Last edited by Jbluth; 11-08-2006 at 01:14 PM.

  15. #15
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    Quote Originally Posted by Jbluth
    im looking at Stumpjumpers HT or FSR used. I think that bike will be suitable for most types of terrain.
    Yeah dude, I ride a Stumpjumper FSR and it works absolutley perfect. I would get the FSR, but thats cause I'm not good/smooth enough to ride a rigid SS around here

  16. #16
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    Quote Originally Posted by Jbluth
    Thx for the info Sundog. I try not to wander from the signs due the backtracking i've done there. My first trip to the 50 year old trail [snip]

    It's the 50 Year Trail. Not the "50 year old trail".

    The history, as I understand, is that this trail was established with a 50 year "life", at
    which point, the plan is to close it.

    Corrections in 5...
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    -- Evil Patrick

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  17. #17
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    fixed, my bad.Dont know where i picked up that one.

  18. #18
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    Quote Originally Posted by ionsmuse
    You, my friend, need a rigid singlespeed. Upgrade a Redline Monocog with discs right off the bat, and you're looking at $700. Pick up a used 1x1 for even less. Way cheaper than any of that suspension crap, and if you're 18 and psyched inside a couple months you'll be fit enough to ride it on most anything. Save money for beer at college, much better spent.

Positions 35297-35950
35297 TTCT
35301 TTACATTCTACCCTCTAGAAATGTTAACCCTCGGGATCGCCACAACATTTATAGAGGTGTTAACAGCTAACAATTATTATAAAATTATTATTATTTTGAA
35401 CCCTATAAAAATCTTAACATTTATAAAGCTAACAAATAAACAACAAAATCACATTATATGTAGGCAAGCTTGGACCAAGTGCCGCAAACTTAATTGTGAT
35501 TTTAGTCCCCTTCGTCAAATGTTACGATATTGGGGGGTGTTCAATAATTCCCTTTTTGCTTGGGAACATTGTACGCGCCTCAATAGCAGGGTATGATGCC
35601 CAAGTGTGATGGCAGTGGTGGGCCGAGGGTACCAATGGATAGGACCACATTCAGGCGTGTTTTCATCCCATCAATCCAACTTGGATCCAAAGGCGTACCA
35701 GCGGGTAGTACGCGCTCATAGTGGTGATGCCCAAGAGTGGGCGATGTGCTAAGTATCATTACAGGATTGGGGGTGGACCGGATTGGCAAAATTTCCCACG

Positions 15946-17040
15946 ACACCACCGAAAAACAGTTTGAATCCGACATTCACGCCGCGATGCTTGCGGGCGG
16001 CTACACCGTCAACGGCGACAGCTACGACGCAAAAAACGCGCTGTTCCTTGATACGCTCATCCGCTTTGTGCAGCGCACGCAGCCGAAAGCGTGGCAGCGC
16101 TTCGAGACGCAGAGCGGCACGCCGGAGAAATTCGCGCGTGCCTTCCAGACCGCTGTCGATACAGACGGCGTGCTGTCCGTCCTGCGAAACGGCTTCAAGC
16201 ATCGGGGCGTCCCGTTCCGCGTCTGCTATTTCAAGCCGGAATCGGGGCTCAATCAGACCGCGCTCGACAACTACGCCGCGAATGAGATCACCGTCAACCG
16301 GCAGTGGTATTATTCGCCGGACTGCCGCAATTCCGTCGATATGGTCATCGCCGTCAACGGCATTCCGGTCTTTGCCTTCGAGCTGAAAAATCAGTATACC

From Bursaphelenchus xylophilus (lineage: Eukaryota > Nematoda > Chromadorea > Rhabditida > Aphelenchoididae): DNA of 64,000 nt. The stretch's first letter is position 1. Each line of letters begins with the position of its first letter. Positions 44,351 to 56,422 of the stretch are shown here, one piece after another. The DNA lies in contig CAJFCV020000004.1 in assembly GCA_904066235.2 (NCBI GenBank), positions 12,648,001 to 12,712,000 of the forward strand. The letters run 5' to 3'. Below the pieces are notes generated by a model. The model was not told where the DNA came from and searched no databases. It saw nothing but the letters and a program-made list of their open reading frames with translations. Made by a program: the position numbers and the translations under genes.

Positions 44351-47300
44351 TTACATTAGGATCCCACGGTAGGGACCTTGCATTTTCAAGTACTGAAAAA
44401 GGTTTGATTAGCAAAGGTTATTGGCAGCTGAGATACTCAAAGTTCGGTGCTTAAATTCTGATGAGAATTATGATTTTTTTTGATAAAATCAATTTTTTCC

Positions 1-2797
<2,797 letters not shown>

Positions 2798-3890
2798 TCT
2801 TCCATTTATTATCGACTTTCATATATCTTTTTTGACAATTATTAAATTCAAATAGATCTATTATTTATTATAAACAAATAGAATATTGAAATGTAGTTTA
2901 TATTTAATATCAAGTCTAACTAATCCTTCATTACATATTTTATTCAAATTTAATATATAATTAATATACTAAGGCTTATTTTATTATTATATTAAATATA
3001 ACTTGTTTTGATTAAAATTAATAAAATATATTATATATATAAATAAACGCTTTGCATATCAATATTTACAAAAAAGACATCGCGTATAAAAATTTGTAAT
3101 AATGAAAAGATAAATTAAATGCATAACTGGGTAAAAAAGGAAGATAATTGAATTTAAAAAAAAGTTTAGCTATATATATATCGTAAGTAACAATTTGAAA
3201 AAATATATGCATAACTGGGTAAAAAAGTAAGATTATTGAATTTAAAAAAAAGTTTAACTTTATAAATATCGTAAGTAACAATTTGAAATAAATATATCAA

That's so crazy it might just work! I can't imagine the skill base an 18yo armed with a rigid SS would pick up in the first dozen years -- you know, the years when riding rigid don't hurt so much.

    Absolutely true on the price thing too. I think you can get a nicely stocked rigid Unit (maybe even a 29er, maybe even with discs!) for well less than a grand.

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  19. #19
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    Quote Originally Posted by Paul B
    That's so crazy it might just work!
    Dammit, that's my line!
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    Quote Originally Posted by Jayem
    Dammit, that's my line!
    Schtick infringement; yellow card to Paul B's team.

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  21. #21
    caninus xerophilous
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    That offshoot of the chutes is called roller coaster, its a couple of hundred yards of fun trail, but you will have ride back up.

    When you get the "Lower 50" and Chutes down check out Deer Camp. Keep an eye out for some jumps on the 50 and Deer Camp. They are rocks and boulders that make natural ramps and drops that are right off/on the trail and they will put you right back onto the trail. Some are small and some are big.

    Have fun!